Over a million developers have joined DZone.

Building Cloud Native Apps With Spring - Part 5

The circuit breaker pattern is key to keeping your application components loosely-coupled.

· Cloud Zone

Download the Essential Cloud Buyer’s Guide to learn important factors to consider before selecting a provider as well as buying criteria to help you make the best decision for your infrastructure needs, brought to you in partnership with Internap.

In this next section of the tutorial we will discuss a very important topic when it comes to microservice apps, circuit breakers.

circuit_breaker

One of the inherent problems when you have a distributed app like a microservice app is cascading failures across services.  Since the application is composed of several distributed services, there are more chances for failure when making remote calls.  In addition, distributed apps often tend to chain together service calls, so any problem with a service at the end of the chain can cause problems for all the services further up the chain.

As a service owner, we want to insulate ourselves from problems in our dependent services, so how do we do that?  One solution is to use the circuit breaker pattern which was introduced by Michael Nygard in his book Release It.

download

In the circuit breaker pattern, calls to remote services are protected by what is called a circuit breaker.  As long as there are no errors, the circuit stays closed and the remote calls are made as normal.  If the circuit detects a problem with the remote call than the circuit breaker is tripped and the circuit is opened stopping the remote call from being made.  Once the circuit detects that the remote call can successfully be made again the circuit will be closed allowing the remote call to be made.

In the Netflix and Spring Cloud world, the tool for implementing circuit breakers is called Hystrix.  Lets look at how we protect the remote service calls in our app using Hystrix.

Adding Circuit Breakers To Our Code

There are 2 places in our app where one service is calling another service.  The first place that should come to mind is where we are using the Zuul proxy (from part 2 of this tutorial).  The Zuul proxy is used in our web app to proxy our JavaScript calls from our web app to the other microservices.  Luckily Spring Cloud automatically protects all these calls with circuit breakers for you so there is nothing we really have to do :)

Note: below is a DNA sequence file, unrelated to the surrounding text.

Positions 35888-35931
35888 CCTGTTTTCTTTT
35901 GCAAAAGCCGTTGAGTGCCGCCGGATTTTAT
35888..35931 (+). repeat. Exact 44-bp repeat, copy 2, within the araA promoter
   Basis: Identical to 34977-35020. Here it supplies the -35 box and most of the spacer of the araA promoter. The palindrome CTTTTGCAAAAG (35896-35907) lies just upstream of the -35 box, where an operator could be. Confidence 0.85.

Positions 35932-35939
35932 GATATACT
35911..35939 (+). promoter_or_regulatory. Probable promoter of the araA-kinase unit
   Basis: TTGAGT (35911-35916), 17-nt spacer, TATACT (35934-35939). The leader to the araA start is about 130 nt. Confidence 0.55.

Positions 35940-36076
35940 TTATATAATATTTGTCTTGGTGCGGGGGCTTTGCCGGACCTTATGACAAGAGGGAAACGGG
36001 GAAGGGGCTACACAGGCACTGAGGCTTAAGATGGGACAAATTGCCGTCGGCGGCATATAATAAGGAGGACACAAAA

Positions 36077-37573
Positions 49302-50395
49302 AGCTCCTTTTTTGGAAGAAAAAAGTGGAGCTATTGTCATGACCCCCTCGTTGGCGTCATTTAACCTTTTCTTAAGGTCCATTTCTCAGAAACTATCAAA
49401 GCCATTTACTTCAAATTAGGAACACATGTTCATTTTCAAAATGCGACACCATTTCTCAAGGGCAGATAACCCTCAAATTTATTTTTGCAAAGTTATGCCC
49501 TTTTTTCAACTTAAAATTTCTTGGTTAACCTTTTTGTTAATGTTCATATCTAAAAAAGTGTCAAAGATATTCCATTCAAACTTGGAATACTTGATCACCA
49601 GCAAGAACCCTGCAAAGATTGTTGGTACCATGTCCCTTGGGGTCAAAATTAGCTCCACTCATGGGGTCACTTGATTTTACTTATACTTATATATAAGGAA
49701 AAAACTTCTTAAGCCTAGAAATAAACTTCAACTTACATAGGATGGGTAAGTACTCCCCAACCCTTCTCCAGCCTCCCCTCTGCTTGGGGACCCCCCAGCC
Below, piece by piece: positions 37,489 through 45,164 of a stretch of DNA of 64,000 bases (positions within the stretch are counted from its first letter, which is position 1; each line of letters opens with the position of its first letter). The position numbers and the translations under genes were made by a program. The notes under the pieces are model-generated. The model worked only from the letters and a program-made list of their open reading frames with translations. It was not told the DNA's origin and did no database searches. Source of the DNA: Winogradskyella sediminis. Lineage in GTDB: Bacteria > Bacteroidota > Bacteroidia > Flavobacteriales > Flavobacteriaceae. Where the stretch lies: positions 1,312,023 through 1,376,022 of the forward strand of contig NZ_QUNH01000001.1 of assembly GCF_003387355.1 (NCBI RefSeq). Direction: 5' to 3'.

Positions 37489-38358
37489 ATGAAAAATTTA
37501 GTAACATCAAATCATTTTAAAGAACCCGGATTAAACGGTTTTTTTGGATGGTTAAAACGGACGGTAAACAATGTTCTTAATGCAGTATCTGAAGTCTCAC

The other remote call we make in our app involves the API we added for mobile clients in the last blog post.  In this API we make a request to our Participants service from our Races service.  If for whatever reason our Participants service is down or not responding fast enough, our Races service will suffer.  Rather than have our Races service break because of issues with the Participants service, we can protect the remote call with a circuit breaker and actually return something back to our clients even if there is a problem with the Participants service.  What we respond back with might not be ideal or have all the information our clients need, but it is better than the call failing or timing out.  Lets take a look at how we use Hystrix in our Races service.

In order to use Hystrix we need to add the Hystrix dependency to our Races service.  Open the POM file for the Races service and add the following dependency in the dependencies section.

<dependency>
  <groupId>org.springframework.cloud</groupId>
  <artifactId>spring-cloud-starter-hystrix</artifactId>
</dependency>

Now that we have our dependency in place, we can start using Hystrix.  In our last blog post we created a Feign client to make remote calls to the Participants service and added a new REST API at /participants which used the Feign client to get participant information and add it to the race data.  We need to protect this call from potential failures, so the obvious solution would be to add a circuit breaker around the REST API.  Unfortunately, right now we cannot wrap a REST Controller in a circuit breaker (see this GitHub issue).  Because of this limitation we will need to break out the call to the Feign client into its own Bean.  Open OcrRacesApplication.java and update the OcrRacesApplication class and add a new bean called ParticipantsBean.

@SpringBootApplication
@RestController
@EnableEurekaClient 
@EnableFeignClients
@EnableCircuitBreaker
public class OcrRacesApplication implements CommandLineRunner {
    
    private static List<Race> races = new ArrayList<Race>();
    @Autowired
    private ParticipantsBean participantsBean;

    public static void main(String[] args) {
        SpringApplication.run(OcrRacesApplication.class, args);
    }

    @Override
    public void run(String... arg0) throws Exception {
        races.add(new Race("Spartan Beast", "123", "MA", "Boston"));
        races.add(new Race("Tough Mudder RI", "456", "RI", "Providence"));
    }
    
    @RequestMapping("/")
    public List<Race> getRaces() {
        return races;
    }
    
    @RequestMapping("/participants")
    public List<RaceWithParticipants> getRacesWithParticipants() {
        List<RaceWithParticipants> returnRaces = new ArrayList<RaceWithParticipants>();
        for(Race r : races) {
            returnRaces.add(new RaceWithParticipants(r, participantsBean.getParticipants(r.getId())));
        }
        return returnRaces;
    }
}  

 @Component
class ParticipantsBean {
    @Autowired
    private ParticipantsClient participantsClient;
    
    @HystrixCommand(fallbackMethod = "defaultParticipants")
    public List<Participant> getParticipants(String raceId) {
        return participantsClient.getParticipants(raceId);
    }
    
    public List<Participant> defaultParticipants(String raceId) {
        return new ArrayList<Participant>();
    }
}